Árpád fenyvesi Tóth


(1950, Balatonfenyves – 2014, Balatonfenyves, Hungary)

Árpád fenyvesi Tóth, similarly to the majority of his fellow neo-avant-garde artists, was not socialized within the institutional framework of conservative, state-run art education of sixties. He studied at the Industrial Woodworking School of Budapest (1964-1968) under the tutorage of sculptor Tibor Csiky, whose handling of materials and modernist interests significantly determined fenyvesi Tóth’s artistic approach. It was also during these years that he turned his attention towards literature and fine art; he wrote poetry and attended lectures. He became familiar with classic avant-garde oeuvres; he was especially influenced by the lifework of Lajos Kassák, Tristan Tzara and Károly Tamkó Sirató. He studied photography and applied the acquired techniques to creating photos and photo actions that were primarily of a nonfigurative nature, exploring the possibilities of abstraction for various spectacles and visual phenomena.

1966-1968: Together with fellow students József Furák and Ferenc Nemes , he created a single-copy artist book containing textual and visual elements with the title Letter Diary, which became the first example of his experimental literary activities. As of 1966, he broke away from the modernist linear traditions of poetry and created the earliest solo pieces of his concrete and visual poetry.

1968-1972: “Space analytical linear graphic structures” (Zoltán Bakos) that focused on movement were characteristic of his art, from which he developed collage graphic works using graphite on black velour paper. It was also during this period that he created his series entitled Matter – Force – Movement (1969-75), which unified the functions of panel objects with the technique of collage making, as well as with the preference for cheap and provisional materials that characterized the contemporary art tendencies of the times.

In 1971 and 1972, he participated in the Chapel Exhibitions of Balatonboglár organized by György Galántai, where he exhibited alongside members belonging to the Szürenon Group of contemporary progressive art (Attila Csáji, Sándor Csutoros, László Haris, György Szemadám, Oszkár Papp, et al.). In Balatonboglár, he met several representatives of the contemporary avant-garde, including Tamás Szentjóby, László Beke and Dóra Maurer. In 1971, he performed an action with the title Home Soil, during which he gave small pouches containing pieces of soil from his home village to those present.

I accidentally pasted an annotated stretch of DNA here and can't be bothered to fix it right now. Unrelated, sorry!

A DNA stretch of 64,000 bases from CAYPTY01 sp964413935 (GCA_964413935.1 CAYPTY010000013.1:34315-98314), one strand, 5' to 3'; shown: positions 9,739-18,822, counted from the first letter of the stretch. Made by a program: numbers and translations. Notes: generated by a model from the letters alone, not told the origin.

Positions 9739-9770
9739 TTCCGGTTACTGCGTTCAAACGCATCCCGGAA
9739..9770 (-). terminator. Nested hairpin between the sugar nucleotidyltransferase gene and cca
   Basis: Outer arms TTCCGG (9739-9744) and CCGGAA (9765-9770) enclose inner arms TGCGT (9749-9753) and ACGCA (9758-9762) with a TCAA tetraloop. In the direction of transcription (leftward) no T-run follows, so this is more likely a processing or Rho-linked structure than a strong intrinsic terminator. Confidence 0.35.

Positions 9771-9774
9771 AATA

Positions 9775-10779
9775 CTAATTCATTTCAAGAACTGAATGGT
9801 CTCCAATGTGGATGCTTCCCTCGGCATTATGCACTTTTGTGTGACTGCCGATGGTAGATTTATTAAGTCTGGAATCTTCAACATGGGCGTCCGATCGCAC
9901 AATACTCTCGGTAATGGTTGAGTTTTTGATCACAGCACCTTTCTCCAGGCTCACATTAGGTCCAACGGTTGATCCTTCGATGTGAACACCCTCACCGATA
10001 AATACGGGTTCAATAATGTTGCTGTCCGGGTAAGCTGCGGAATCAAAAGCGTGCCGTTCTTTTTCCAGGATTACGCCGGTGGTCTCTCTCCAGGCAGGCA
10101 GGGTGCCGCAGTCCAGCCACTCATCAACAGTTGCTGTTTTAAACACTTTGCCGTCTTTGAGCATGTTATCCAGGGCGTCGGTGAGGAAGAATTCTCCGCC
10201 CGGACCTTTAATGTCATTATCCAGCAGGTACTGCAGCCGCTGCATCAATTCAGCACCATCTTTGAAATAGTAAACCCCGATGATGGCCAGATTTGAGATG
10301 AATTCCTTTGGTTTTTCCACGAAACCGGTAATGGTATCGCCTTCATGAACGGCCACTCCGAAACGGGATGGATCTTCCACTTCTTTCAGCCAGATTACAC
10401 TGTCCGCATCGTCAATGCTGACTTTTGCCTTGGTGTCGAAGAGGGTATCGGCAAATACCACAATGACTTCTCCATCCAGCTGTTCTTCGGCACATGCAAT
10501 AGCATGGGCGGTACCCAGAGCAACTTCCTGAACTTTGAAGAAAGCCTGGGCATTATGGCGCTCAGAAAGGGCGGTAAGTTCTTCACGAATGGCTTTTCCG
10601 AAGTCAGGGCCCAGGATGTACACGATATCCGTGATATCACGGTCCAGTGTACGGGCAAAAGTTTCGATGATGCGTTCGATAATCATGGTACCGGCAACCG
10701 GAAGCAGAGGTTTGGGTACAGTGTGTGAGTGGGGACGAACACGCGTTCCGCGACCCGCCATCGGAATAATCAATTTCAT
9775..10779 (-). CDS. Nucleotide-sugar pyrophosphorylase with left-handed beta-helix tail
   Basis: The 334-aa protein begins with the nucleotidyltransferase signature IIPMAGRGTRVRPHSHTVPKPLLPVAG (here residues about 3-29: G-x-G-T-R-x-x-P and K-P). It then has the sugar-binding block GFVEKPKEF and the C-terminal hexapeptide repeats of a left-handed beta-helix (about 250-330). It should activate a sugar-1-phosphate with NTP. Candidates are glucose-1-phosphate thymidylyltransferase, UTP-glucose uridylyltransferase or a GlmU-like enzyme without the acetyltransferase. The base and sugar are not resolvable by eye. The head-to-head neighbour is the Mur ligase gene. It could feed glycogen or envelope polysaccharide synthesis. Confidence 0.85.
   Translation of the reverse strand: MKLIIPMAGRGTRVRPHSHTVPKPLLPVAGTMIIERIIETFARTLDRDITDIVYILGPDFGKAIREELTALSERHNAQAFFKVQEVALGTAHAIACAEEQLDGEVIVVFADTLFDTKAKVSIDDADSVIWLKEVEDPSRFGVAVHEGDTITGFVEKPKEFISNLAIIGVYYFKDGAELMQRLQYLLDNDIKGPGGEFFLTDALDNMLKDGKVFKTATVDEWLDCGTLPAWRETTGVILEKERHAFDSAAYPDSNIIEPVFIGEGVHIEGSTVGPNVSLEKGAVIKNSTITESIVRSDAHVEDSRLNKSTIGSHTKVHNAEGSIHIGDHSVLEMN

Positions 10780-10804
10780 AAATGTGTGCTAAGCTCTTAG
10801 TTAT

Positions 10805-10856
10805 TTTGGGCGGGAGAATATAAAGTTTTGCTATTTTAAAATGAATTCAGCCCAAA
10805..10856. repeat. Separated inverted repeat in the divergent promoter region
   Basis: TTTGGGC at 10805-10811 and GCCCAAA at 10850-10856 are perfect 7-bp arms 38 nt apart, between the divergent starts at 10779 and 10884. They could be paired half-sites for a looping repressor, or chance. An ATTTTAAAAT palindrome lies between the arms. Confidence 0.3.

In 1972, he created his first experimental comics after having met Slavko Matković, founding member of the Yugoslav group Bosch+Bosch, whose so called singnalist comic strips proved to be a defining inspiration. The notable body of work comprised of Árpád fenyvesi Tóth’s comic art constitutes the earliest and most pronounced example of the medium’s appearance in Hungary. The artist’s friendship with Bálint Szombathy, which blossomed into a lifelong intellectual and spiritual relationship, also began at this time.

In 1975, he joined the international and Hungarian mail art network. After starting out by posting reproduced copies of his comic strips, he sent thousands of mail art works by post to all corners of the world. He carried on correspondences with Géza Perneczky, László Beke, Bálint Szombathy, Slavko Matković, Imre Bak, Robin Crozier, György Galántai, Ákos Székely, Endre Szkárosi, Serse Luigetti, John Shannon, Gábor Tóth, Ulises Carrión, Gábor Attalai, György Szemadám, Péter Prutkay, Julien Blaine, Ana Banana, and Zoltán Bakos, among others.

In reaction to the postmodern turn in painting, under the title Tao Te Ching (1980-1984), he created a conceptually oriented, minimalist graphic work series on paper and tabloid formats. In 1983-1984, as an expression of his intellectual isolation and a life spent far away from cultural centres, he used the collage technique to create a comic series entitled Splendid Isolation, which he defined as a “form of one-way communication”. In the nineties, during the final period of his oeuvre, he created variations on his own previously used techniques and media against the backdrop of a more traditional perspective and a mental world of disintegrating intellectual cohesion.